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Finding the common spaces between religions

In Tanzania in 1965, a young Imtiaz Yusuf was confused by a headline in a local newspaper: “Pakistan declares jihad on India.” He asked his father if Islam was a threat within Pakistan,. but Hhis father explained that wars are actually a result of corruption, but are given religious colours.

That young Imtiaz is now Dr. Yusuf, a religious studies scholar, an alumnus of Pune University and Aligarh Muslim University, who has been teaching in Thailand for 27 years and is currently Director of the Center for Buddhist-Muslim Understanding in the College of Religious Studies at Thailand’s Mahidol University. He was recently at Mumbai University to deliver a talk on Buddhist-Muslim dialogue in contemporary South-East Asia.

The similarities between the two religions sometimes get obscured by their ethnic origins. “The time and chronology of the birth and evolution of a religion is not important; what is important is the ideas that emerged and are exchanged,” explains Dr. Yusuf. “Both Buddha and Mohammad were against being deified. The Sharia and Koran are not the law, but only the way. Even ‘Bhagwan’ doesn’t mean god; it means the enlightened person. But humans want to make god out of everything. This is merely a human condition.”

“Since god can’t be proven in a lab, the Orientalist understanding of religion reduces it to its rituals. “It is the colonial legacy of interpreting religion in their secular fundamentalist ways, and then dividing people on religious lines, thereby creating ignorance of one’s neighbours, which then leads to violence.”

On the recent terror in Europe, Dr. Yusuf is fatalistic; he says these attacks are likely to increase. “Radicalism has always been there, and today it is the turn of Islam, as a result of sociological, political and racial circumstances.”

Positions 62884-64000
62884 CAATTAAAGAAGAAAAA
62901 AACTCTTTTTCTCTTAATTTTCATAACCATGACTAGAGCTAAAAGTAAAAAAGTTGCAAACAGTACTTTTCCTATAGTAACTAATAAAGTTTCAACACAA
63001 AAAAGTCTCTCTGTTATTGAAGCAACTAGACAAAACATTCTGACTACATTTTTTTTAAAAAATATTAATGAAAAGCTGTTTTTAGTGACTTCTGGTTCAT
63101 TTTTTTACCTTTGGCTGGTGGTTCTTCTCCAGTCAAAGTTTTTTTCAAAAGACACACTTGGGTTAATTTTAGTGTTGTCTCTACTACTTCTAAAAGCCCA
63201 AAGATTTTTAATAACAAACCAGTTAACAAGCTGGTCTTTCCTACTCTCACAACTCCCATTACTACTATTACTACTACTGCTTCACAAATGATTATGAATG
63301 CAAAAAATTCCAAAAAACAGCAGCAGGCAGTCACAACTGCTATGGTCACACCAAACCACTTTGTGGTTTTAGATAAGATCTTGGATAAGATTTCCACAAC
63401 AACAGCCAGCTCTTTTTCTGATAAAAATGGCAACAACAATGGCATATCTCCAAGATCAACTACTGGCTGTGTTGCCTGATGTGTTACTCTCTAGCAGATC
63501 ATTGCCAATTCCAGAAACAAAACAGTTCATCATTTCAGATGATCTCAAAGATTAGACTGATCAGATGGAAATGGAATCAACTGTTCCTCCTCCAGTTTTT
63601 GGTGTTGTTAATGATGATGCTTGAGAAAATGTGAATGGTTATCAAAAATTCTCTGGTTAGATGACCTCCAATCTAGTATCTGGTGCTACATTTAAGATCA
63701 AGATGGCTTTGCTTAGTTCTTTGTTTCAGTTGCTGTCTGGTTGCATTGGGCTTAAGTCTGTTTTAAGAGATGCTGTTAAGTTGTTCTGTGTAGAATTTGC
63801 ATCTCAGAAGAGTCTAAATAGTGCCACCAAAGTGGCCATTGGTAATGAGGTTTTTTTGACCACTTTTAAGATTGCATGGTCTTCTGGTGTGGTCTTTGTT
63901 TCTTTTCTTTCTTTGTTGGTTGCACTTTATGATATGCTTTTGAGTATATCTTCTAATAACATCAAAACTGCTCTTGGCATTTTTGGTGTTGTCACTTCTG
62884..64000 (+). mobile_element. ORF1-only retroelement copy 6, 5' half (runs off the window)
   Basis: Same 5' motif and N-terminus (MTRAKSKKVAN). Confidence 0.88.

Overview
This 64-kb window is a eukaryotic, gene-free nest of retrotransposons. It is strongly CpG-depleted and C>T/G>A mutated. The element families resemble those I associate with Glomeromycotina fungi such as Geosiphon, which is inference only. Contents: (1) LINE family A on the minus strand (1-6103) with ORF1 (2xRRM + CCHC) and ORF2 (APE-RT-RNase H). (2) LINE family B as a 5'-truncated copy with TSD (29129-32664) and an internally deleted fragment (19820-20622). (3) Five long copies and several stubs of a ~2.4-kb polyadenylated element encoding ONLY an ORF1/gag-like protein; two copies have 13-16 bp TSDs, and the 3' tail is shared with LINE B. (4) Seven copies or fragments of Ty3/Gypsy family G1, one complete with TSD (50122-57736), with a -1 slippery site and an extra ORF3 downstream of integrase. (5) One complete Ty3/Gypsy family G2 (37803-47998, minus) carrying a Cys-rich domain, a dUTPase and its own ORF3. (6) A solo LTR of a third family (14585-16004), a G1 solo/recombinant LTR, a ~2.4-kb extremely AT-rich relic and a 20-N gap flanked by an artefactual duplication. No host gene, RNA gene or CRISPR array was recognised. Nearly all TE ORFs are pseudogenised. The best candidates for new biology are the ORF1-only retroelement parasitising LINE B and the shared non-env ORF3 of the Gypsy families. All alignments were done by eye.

Closer home, things aren’t better, he says. “Buddhism in Myanmar and Sri Lanka is actually racism, a dominance of the Burmans and the Sinhala, respectively, over other ethnic groups. India and China are not far behind in facing similar challenges, as they attempt to be significant players in a global market.”

Dr. Yusuf finds the rise of the RSS and the changes in education curricula in India alarming. “The Constitution of India is one of the most democratic and it should be India’s holy book. But we end up talking about secularism and fundamentalism and not the essence of the Constitution.”

His experiences convinced him of the need to teach religion beyond ethnicity, starting from primary school. “American universities are now actively teaching world religions in universities, Asian countries still follow the British secular education system.” But for religious studies to work in Asia, he says, “we need teachers who can teach in a non-biased manner.”

He is angry that the US does not condemn Saudi Arabia’s proselytisation of Wahhabism, which he says foments fundamentalism. He is also aggrieved by the lack of spirituality among Muslim youth, as evidenced in violence. “Sadly, some Muslims have made Islam into a missionary religion, as was Christianity. All religions have taken the extreme violent path towards liberation. But the church bell and azaan from the mosque externalise the call to god, while the drum in Buddhist temples stirs one within. This common search for liberation should not be forgotten.”

The writer is a freelance journalist

The rise of the RSS and change in school curricula is alarming; Constitution should be India's holy book


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